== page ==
The Social Democratic Party (SDP), whose candidate, Chief Moshood Abiola, won last month's annulled presidential elections, said it would not participate in the polls. The position, announced by the party chairman, Tony Anenih, appeared to heal a rift between Chief Abiola and the SDP leadership over a previous plan to set up an interim civilian government. The SDP national executive had accepted the compromise as the only way to ease the military out of power, while Chief Abiola had denounced it on Sunday as 'unconstitutional and illegitimate'. The idea died on Monday at a meeting between President Ibrahim Babangida and senior military and police officers.
That leaves the military government with just seven weeks to organise national elections, and if the SDP boycott holds firm, without one of the two parties it created.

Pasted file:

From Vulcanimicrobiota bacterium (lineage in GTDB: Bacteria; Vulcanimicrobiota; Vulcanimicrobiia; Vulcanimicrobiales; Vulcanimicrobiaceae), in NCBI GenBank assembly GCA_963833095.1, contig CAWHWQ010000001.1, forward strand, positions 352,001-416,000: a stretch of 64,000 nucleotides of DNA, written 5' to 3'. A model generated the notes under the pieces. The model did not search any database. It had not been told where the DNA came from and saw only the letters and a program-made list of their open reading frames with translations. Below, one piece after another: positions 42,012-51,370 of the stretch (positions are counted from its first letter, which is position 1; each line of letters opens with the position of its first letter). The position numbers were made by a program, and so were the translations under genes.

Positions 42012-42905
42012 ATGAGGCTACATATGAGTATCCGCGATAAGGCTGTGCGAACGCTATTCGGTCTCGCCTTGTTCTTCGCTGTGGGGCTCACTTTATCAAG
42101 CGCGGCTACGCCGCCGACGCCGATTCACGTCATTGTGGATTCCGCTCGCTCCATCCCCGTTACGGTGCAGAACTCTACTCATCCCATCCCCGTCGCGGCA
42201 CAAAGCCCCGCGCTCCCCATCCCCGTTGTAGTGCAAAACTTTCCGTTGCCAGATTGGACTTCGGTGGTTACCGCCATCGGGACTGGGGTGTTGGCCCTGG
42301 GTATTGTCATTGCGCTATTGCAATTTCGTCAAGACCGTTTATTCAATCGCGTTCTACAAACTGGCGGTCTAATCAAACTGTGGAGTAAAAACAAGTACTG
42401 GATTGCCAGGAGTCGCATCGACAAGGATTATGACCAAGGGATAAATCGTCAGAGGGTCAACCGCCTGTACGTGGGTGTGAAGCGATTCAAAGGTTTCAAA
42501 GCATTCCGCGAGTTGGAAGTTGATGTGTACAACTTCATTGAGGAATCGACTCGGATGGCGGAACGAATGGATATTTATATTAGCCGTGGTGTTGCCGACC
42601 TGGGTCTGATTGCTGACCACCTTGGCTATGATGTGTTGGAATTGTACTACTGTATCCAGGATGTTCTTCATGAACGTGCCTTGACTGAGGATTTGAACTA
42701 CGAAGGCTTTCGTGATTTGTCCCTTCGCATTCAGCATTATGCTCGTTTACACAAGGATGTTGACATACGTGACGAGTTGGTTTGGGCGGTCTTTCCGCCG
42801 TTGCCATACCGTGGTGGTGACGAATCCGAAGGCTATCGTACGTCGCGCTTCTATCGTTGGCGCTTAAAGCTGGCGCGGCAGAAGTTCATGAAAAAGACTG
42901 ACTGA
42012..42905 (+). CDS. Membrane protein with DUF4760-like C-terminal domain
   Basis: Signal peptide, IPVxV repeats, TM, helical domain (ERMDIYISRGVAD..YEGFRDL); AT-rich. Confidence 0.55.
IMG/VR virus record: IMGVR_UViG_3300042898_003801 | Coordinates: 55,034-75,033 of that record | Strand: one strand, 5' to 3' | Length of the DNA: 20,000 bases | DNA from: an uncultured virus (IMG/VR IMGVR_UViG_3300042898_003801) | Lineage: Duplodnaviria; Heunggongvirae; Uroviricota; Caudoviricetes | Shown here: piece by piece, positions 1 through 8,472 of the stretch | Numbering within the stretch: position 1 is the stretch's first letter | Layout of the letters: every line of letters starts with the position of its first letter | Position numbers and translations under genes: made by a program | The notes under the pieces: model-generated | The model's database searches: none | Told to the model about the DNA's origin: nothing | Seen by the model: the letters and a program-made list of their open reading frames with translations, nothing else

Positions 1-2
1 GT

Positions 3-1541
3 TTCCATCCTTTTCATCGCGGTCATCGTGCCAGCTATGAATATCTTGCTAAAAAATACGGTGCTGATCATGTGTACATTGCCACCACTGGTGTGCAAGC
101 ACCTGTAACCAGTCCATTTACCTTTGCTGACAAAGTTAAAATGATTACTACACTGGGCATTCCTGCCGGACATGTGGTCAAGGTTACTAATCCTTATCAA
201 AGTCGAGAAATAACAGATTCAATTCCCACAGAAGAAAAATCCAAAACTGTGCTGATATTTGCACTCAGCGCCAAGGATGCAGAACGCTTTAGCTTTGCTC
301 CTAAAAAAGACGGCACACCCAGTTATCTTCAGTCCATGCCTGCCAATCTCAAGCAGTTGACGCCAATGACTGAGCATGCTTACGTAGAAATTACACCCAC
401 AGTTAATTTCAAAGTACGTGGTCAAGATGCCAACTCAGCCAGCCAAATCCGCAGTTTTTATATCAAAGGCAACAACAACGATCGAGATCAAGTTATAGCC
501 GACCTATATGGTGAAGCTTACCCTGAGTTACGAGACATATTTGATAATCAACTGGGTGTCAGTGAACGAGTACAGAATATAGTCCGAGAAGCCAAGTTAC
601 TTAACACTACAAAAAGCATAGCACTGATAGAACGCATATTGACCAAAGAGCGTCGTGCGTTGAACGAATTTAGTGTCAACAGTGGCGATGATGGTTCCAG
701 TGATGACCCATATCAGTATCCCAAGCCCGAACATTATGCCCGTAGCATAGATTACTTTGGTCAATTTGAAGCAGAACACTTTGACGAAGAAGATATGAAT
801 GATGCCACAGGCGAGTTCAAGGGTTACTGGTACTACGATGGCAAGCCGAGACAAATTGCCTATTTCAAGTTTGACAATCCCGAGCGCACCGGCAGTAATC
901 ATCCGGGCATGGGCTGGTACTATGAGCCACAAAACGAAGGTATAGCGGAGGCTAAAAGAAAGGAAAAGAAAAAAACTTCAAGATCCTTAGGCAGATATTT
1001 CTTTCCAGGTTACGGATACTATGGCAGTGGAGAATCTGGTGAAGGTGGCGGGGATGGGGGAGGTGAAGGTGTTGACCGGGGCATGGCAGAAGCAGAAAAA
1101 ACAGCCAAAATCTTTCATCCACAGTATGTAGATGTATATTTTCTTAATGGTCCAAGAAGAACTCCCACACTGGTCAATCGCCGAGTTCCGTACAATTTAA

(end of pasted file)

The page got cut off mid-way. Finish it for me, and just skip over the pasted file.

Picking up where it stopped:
Okey Uzoho, spokesman for the National Republican Convention, the second official party, which lost the 12 June polls, said yesterday: 'Our stand is for fresh elections.'
Chief Abiola has filed a suit in the Lagos High Court to force the government to announce the results of the elections, considered by most Nigerian and international observers as the country's fairest ever. The case, to be heard tomorrow, calls for a court injunction to prevent the government from holding new elections.
Some of the harshest criticism of the government has come from former military heads of state, General Olusegun Obasanjo and General Muhammadu Buhari, the man Gen Babangida overthrew in 1985 in a palace coup.
'In the interests of peace, justice, unity and stability of Nigeria, we demand that the Babangida administration be terminated forthwith,' Gen Obasanjo said on Monday after meeting a group of influential Nigerians.
BRUSSELS - The European Community yesterday suspended aid and banned visits from Nigeria's military in protest at the army's refusal to relinquish power, AP reports.Reuse content